The Causes & Symptoms of Neurological Birth Injuries
Birth injuries are tragic accidents with lifelong consequences. Part of the reason our firm is committed to representing victims in these cases is they are one of the most significant emotional and financial burdens a family can bear. Up to 50% of birth injuries are preventable—meaning there’s a good chance that doctors are responsible for many of the lifelong disabilities thousands of children are forced to live with.
Below, we take a look at the causes and symptoms of the most common birth injuries we’ve encountered.
Neurological Birth Injuries
Speaking broadly, neurological birth injuries are injuries that affects the brain’s function and the effects of brain damage. Commonly, neurological injuries are caused by oxygen deprivation to the brain. Throughout labor, babies are in a vulnerable position: their oxygen supply through the umbilical cord (or through their lungs) is briefly put in danger while the child is being delivered.
Doctors are trained to mitigate this risk—they monitor fetal distress to ensure the baby is getting plenty of oxygen—but sometimes their mistakes cause babies to lose oxygen and suffer brain damage. The below injuries detail the specific ways a baby can suffer neurological injuries at birth.
Cerebral palsy is a disorder caused by brain damage to the brain’s motor cortex, basal ganglia, or cerebellum. The result is an inability to move or function normally. The nerves controlling muscle flexing will misfire constantly, causing the muscles to relax or tense uncontrollably. Damage to these parts of the brain also result in behavioral issues and developmental obstacles—children with CP are 7 times more likely to have autism spectrum disorder (ASD).
The major symptoms of cerebral palsy are:
- Abnormally floppy limbs and low muscle tone
- Abnormally toned and flexed muscles
- Delayed basic motor skills (e.g. crawling, swallowing)
- Stiff, jerky, or “spastic” movements
Cerebral palsy is one of the most common mobility injuries in the United States. About 10,000 babies born every year will develop a form of cerebral palsy, and statistically 1 in 5 of these cases are caused by birth injuries.
Birth asphyxia is a general term for any injury that causes oxygen deprivation before or during birth. It can be caused by several different events, including umbilical prolapse (when the umbilical travels through the birth canal first), placental abruption (when the placenta detaches too early), shoulder dystocia (more on that below), or breech presentation.
In each of these cases, a baby’s ability to breathe or receive oxygen through the placenta is threatened. After only 5 minutes of oxygen deprivation, brain tissue begins to die and become permanently dysfunctional.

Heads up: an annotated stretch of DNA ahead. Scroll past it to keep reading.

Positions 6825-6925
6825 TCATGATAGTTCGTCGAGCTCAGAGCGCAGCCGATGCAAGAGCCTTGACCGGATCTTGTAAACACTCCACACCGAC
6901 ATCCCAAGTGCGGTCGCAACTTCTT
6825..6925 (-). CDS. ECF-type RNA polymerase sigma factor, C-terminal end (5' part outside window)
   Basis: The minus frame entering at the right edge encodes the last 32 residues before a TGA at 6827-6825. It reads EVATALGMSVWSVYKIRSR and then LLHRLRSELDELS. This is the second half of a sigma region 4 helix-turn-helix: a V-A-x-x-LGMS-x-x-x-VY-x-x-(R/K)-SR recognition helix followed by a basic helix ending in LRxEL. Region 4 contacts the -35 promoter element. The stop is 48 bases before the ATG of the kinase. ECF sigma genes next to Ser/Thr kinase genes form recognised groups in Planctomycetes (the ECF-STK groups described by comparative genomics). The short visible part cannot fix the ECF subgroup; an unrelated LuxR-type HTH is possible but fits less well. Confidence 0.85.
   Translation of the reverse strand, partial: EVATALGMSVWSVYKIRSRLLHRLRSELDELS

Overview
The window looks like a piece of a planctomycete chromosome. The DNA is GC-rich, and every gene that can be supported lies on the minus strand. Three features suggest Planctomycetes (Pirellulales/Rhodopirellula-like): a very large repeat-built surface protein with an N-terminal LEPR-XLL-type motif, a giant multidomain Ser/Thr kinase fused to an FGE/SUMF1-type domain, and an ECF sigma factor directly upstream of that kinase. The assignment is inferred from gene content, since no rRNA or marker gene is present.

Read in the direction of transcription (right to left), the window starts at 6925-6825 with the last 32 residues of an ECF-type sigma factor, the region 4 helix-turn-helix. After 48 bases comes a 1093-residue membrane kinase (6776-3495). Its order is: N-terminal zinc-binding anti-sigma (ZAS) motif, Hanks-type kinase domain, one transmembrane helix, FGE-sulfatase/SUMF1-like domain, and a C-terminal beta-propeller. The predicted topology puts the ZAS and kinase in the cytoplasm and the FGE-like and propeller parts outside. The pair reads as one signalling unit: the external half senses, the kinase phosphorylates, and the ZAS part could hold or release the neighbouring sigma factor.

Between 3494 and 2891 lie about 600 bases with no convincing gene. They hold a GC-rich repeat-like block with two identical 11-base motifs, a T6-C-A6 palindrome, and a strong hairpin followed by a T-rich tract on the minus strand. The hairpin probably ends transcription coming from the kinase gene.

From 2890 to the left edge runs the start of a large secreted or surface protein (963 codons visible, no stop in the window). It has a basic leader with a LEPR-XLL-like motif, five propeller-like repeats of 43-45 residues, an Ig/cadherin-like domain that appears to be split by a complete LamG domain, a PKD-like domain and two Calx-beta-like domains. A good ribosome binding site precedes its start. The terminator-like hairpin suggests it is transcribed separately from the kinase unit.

The symptoms of birth asphyxia include:
- Pale blue skin tone
- Weak, floppy muscles
- Seizing during and after birth
- Late or missed developmental delays
It’s important to realize that birth asphyxia symptoms may not appear for several months after birth. For example, a difficult labor might cause brain damage to the motor cortex—which wouldn’t be evident until your baby attempts to move and walk.
Hypoxic Ischemic Encephalopathy
This medical term essentially translates to “brain disorder [encephalopathy] caused a lack of oxygen [hypoxic] due to blood flow [ischemic].” This is a specific form of birth asphyxia, although the terms are sometimes used interchangeably. HIE causes severe and unpredictable brain damage when it occurs and often necessitates lifelong care and supervision.
The causes of HIE include anything that limits blood flow to the baby:
- Poor circulation
- Umbilical cord accidents
- Prolonged labor
It’s a serious condition—HIE is responsible for 23% of neonatal deaths worldwide. HIE is also the underlying cause of cerebral palsy in 10% of cases. If a mother has blood clotting issues, that’s also a risk factor for HIE. However, in a vast number of cases the injuries caused by HIE events are linked to medical negligence—the lack of care by nurses or doctors that leads to birth injuries.
Symptoms of damage from HIE include:
- Difficulty with crawling
- Heightened sensitivity to pain
- Tremors and paralysis (indicating nerve damage)
- Abnormal muscle tone (both hyper- and hypotonia)
If you fear that your child suffered serious injuries at birth, contact our Florida birth injury lawyers for a free review of your child’s case. Stewart Tilghman Fox Bianchi & Cain, P.A. has won hundreds of millions of dollars for the wrongfully injured—and we have over 200 years of experience with complex birth injury and medical malpractice cases. Each case we handle receives our entire firm’s full focus and attention. If your child may need lifelong care, that’s the type of focus you need right now.
Call (305) 770-6335 or contact us online for a free consultation—get the answers you need.